“This play really seeps into why we’re here, you know, what are we doing: family, work, friends … hopes, dreams, careers,” he said. “What’s happiness? What’s success? What does it mean? Is it important?”
I cry every time I read that, and in the writing of this post, it’s been many times.
These questions are not the questions of a hardened drug addict or a party-hardy Hollywood socialite. These are questions that I myself asked of life when I was most lost; these are cries from my own soul when I went looking for “what it all meant.” In my mind, these are questions of someone who is on the right road to truth and understanding because they have dared to ask them. These sound to me, like questions of someone who is in pursuit of the capital “T” truth of Jesus.
I am not, in any way, trying to pretend that I know the spiritual beliefs of Hoffman before he died, the condition of his soul, or even what he would have wanted to say about his journey with God. Whatever he would have wanted is what I want to respect.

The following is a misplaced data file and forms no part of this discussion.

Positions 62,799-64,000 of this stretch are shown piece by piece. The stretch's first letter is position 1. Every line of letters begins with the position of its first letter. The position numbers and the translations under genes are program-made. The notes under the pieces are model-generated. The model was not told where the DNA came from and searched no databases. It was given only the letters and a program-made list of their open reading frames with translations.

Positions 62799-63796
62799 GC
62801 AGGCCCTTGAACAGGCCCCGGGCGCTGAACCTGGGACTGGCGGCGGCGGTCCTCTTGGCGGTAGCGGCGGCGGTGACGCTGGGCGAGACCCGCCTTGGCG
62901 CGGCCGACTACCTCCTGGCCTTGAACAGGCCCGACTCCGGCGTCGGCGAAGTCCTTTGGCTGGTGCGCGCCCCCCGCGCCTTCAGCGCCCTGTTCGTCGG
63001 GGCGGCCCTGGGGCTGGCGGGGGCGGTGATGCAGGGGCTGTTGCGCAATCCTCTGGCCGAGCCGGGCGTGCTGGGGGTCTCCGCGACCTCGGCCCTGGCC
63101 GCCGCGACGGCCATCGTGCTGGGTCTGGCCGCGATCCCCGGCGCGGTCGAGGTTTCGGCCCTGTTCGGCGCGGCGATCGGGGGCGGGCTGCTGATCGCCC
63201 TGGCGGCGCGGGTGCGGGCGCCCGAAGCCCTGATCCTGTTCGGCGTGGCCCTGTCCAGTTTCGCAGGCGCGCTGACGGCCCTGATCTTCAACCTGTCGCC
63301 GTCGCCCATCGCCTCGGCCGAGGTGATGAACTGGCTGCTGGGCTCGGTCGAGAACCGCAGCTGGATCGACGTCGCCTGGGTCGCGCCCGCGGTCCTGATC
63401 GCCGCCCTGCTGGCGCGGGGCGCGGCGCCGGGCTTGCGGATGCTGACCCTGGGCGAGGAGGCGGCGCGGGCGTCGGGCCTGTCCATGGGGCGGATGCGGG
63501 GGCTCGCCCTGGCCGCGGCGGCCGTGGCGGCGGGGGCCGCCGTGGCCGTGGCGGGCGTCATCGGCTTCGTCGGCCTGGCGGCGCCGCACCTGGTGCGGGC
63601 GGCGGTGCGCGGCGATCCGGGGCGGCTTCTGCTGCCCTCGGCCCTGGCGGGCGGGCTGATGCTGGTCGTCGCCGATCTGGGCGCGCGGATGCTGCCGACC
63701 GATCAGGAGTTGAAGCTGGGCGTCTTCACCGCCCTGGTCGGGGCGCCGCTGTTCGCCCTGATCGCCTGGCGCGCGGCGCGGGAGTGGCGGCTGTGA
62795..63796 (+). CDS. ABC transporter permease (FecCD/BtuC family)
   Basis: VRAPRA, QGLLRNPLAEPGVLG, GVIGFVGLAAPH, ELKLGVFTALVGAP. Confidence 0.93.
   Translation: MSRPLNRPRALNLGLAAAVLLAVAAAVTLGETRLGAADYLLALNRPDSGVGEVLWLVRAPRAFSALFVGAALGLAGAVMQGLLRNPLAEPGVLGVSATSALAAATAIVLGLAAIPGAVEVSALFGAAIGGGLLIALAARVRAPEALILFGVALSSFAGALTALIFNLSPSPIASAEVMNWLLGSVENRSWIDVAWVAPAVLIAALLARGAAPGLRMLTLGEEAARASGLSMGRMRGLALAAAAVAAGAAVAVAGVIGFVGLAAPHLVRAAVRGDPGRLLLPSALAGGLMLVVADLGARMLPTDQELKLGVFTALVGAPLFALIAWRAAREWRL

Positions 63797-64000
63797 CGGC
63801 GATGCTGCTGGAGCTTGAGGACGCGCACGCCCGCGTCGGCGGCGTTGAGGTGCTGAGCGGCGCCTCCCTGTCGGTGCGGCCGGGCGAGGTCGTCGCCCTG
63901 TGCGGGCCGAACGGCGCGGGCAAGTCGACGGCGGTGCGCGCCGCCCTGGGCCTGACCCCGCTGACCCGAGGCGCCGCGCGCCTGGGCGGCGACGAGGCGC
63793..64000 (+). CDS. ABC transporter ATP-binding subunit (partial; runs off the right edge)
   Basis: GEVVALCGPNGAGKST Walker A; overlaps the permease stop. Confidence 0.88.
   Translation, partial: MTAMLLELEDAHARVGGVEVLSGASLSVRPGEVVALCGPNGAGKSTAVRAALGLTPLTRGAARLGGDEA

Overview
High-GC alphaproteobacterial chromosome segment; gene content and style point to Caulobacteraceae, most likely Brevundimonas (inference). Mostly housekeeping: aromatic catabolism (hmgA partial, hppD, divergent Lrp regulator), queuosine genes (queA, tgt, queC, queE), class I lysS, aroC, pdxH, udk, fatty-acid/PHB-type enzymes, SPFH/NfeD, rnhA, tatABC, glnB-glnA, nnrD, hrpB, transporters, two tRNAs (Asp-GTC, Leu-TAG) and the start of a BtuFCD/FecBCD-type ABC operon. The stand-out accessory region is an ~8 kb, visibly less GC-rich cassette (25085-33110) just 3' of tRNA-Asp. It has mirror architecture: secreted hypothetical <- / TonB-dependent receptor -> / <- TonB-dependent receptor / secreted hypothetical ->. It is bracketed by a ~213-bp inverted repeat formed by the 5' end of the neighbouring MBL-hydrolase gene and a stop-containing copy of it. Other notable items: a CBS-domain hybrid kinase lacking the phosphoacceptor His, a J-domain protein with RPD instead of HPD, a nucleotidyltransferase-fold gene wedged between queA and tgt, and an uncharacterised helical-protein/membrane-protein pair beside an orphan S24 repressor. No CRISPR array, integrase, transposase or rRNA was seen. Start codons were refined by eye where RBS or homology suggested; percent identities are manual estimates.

However, there is something dear to be said in the fact that he posed those questions at all. Why is an Oscar-winner asking about success and happiness? Why is someone who has achieved so much of his dreams already questioning their merit? Is it, perhaps, because he felt that beyond all these things, that there was in existence something more?
“There must be more,” was the maddening question that haunted my soul for years. I had tried being really good at religion, hoping that if I could get good enough at “God stuff,” my soul would be satisfied. I tried experimenting with men and alcohol, or pride and perfectionism in my work—all things that when addictive are lethal to the soul. Still, these questions of mine remained: “What’s happiness? What’s success? What does it mean? Is it important?”
I’ve never been seriously suicidal (and Hoffman’s death is NOT being investigated as a suicide and is currently presumed accidental), but the only time I’ve ever considered that maybe death would be better than the life I was living was when I was at the end of my rope in terms of my soul-deep questions. I felt that I had a bottomless pit inside of me that was desperate for answers that I simply was not getting—from myself, from others, from the God that I knew. My seeking had soured from questions into doubt—that overpowering darkness that has the strength to dim the light in your heart into no light at all. Doubt will convince you that all your hope is in vain; doubt is the very extinguishing of hope.